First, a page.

No. My school in the 1990′s warned us when we filled out our evaluations of the touchy feely and managemnt stuff that they would list our remarks on our Deans letter. (The Deans letter is a summary of your time at the institution sent to all the residency programs to which you apply.) Great way to suppress constructive criticism of what was essentially a waste of time.

      A coulple people going into surgery who didn’t understand the game were “encouraged” to re-write their evaluations.

      • Margalit Gur-Arie

        Thanks. Perhaps a different “redesign” is in order….

    • azmd

      We need fewer doctors writing about how to take care of patients, researching how to take care of patients, managing how to take care of patients, interfacing with corporate suits on how to take care of patients and accepting government appointments to create paperwork to monitor taking care of patients.

      We need more doctors actually taking care of the damn patients, but the problem is that once you commit to doing that, you are so busy that you don’t have time to stand up for yourself against all the aforementioned categories of doctors. So the smartest medical students are electing to avoid clinical care, since that’s the best way to avoid being managed by someone who doesn’t actually do what you do.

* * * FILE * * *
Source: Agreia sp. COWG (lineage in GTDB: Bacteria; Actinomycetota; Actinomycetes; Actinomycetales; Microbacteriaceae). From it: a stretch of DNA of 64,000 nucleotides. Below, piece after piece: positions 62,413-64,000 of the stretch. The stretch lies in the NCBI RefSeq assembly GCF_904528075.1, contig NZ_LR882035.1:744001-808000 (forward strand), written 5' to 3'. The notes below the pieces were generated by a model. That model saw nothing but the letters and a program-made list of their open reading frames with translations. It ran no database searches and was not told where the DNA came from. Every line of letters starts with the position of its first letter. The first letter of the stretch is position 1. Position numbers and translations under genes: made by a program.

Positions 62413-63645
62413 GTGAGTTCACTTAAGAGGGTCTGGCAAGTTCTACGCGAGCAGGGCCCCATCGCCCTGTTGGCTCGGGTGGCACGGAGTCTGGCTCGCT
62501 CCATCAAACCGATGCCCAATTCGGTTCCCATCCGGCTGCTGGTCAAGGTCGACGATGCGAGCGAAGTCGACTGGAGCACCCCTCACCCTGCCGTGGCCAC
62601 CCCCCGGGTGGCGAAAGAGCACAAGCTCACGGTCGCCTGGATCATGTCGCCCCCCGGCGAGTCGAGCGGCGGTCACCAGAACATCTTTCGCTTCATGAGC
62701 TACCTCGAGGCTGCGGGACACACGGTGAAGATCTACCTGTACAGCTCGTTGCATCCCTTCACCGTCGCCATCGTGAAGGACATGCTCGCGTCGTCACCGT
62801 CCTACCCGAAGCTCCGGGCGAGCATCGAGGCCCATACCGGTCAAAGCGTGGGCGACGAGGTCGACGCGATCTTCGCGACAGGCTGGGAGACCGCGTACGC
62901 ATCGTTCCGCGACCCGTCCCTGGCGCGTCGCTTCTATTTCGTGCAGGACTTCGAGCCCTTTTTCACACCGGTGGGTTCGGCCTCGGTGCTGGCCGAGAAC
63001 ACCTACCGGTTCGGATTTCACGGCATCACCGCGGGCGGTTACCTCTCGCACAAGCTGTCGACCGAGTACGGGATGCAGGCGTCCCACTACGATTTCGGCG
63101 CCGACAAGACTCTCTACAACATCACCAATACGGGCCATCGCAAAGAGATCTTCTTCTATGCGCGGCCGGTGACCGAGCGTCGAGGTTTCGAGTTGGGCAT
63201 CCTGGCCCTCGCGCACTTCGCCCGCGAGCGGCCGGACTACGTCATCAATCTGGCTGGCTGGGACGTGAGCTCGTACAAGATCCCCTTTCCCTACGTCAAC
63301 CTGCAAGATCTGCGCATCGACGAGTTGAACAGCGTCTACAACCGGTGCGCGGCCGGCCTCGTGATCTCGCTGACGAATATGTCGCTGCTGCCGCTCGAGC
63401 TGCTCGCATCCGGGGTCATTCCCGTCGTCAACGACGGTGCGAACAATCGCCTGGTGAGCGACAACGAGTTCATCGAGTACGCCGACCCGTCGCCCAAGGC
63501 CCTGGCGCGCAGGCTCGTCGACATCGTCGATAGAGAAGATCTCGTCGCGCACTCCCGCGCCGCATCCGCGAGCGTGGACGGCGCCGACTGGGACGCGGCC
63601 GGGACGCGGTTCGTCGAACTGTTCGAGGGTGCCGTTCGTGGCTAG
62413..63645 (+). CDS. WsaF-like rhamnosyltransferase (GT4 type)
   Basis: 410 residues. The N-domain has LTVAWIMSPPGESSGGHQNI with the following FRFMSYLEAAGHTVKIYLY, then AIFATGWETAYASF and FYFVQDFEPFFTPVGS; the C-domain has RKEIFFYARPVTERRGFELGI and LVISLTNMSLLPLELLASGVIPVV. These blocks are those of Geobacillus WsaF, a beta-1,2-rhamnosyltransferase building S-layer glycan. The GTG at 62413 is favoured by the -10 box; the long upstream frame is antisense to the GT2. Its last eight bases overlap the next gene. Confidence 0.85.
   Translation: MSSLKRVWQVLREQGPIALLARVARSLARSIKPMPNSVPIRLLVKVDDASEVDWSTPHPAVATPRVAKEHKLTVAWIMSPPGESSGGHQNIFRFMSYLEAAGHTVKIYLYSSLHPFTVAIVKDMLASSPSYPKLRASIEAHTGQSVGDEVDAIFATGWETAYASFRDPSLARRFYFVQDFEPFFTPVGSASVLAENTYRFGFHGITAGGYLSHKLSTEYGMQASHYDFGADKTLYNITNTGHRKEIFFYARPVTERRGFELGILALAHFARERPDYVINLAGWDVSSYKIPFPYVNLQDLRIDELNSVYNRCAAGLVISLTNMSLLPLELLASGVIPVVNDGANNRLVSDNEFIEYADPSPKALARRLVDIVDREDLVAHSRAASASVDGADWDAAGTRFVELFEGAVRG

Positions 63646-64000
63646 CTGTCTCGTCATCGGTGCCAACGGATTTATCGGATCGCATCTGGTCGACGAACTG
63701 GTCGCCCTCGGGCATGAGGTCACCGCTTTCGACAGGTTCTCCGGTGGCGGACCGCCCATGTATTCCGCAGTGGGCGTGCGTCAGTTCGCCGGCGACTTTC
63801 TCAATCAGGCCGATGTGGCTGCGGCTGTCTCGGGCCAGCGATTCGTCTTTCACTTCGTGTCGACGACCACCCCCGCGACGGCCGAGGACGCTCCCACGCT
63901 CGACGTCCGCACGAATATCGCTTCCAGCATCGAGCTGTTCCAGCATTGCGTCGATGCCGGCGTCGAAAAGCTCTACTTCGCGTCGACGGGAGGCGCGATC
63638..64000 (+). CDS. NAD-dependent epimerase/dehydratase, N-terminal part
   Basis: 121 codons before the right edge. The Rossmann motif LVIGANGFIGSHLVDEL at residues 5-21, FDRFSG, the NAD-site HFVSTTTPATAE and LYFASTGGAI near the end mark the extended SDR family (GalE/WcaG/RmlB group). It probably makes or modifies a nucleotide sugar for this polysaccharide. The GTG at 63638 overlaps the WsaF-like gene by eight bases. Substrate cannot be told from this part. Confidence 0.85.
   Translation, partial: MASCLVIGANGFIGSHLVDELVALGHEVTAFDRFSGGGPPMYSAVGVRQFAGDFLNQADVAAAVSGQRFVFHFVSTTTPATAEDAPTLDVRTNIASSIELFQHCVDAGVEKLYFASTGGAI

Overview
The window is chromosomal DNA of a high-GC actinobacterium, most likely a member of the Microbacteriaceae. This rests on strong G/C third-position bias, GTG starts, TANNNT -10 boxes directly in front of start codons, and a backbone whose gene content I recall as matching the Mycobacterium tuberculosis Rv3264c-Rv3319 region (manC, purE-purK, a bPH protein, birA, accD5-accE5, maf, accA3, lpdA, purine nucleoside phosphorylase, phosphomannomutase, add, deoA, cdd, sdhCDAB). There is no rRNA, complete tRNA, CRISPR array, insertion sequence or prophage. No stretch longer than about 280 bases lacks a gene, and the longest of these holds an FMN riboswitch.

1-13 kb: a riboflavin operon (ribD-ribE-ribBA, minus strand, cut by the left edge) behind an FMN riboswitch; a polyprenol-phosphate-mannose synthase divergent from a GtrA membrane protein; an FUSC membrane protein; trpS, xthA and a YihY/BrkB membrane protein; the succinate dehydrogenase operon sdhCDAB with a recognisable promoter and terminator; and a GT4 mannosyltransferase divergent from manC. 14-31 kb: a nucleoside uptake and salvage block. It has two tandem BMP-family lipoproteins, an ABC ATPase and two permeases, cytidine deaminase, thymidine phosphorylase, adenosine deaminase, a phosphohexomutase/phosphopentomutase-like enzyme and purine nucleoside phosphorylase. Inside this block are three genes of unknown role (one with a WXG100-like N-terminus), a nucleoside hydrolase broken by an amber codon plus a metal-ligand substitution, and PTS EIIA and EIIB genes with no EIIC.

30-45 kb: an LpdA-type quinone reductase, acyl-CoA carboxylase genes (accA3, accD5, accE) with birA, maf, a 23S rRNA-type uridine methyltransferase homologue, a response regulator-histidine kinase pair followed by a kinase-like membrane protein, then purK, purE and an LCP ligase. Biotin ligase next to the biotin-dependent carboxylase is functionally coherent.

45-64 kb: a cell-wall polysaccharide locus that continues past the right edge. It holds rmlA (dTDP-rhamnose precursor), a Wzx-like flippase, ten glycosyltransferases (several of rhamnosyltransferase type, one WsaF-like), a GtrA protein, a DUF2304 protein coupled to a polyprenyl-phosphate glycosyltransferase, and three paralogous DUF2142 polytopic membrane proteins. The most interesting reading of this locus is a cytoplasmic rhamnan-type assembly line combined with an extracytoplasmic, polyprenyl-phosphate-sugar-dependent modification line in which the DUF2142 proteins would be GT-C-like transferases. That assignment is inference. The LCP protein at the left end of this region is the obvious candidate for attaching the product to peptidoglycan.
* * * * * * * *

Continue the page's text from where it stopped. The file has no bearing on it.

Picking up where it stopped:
• buzzkillerjsmith

        Well put. Years ago when I worked at Kaiser I realized there were 2 types of docs there: The oppressed, who did the work, and the oppressors, who did not but who rather told the others how they should be doing things. The oppressors were actually not the smartest docs there but rather the most self-serving ones for the most part.

        One oppressor actually called what he did “scam time.” A bit too honest. They put him back on the line.

  • Abbydoodle

    You can see the politics behind the decisions just by the list of names. Shame on the AMA as usual –stuck to Obama.

  • ninguem

    My medical school, in the early 1980′s, I was assigned a new-fangled computer-assisted “virtual patient”.

    My virtual patient had abdominal pain, started central-upper abdomen, localized to right lower quadrant, with anorexia, fever, and when allowed by the software to order labs, the CBC showed an elevated white count.

    “What’s your diagnosis doctor?”

    My response: “Appendicitis”.

    I failed the test.

    “Sorry, doctor. Your patient has ACUTE appendicitis”.

    I suppose the new educational innovation will find a different way to be inadequate to the task.

    • buzzkillerjsmith

      My virtual pt started to irritate me so I killed him with an overdose of potassium. I don’t think anyone ever found out.

  • buzzkillerjsmith

    2013: The majority of patients are cared for in an out-patient setting by physician-led health care teams.

    1910: The majority of work horses, which can only increase in number, are shoed by farriers whose occupational futures brighten daily.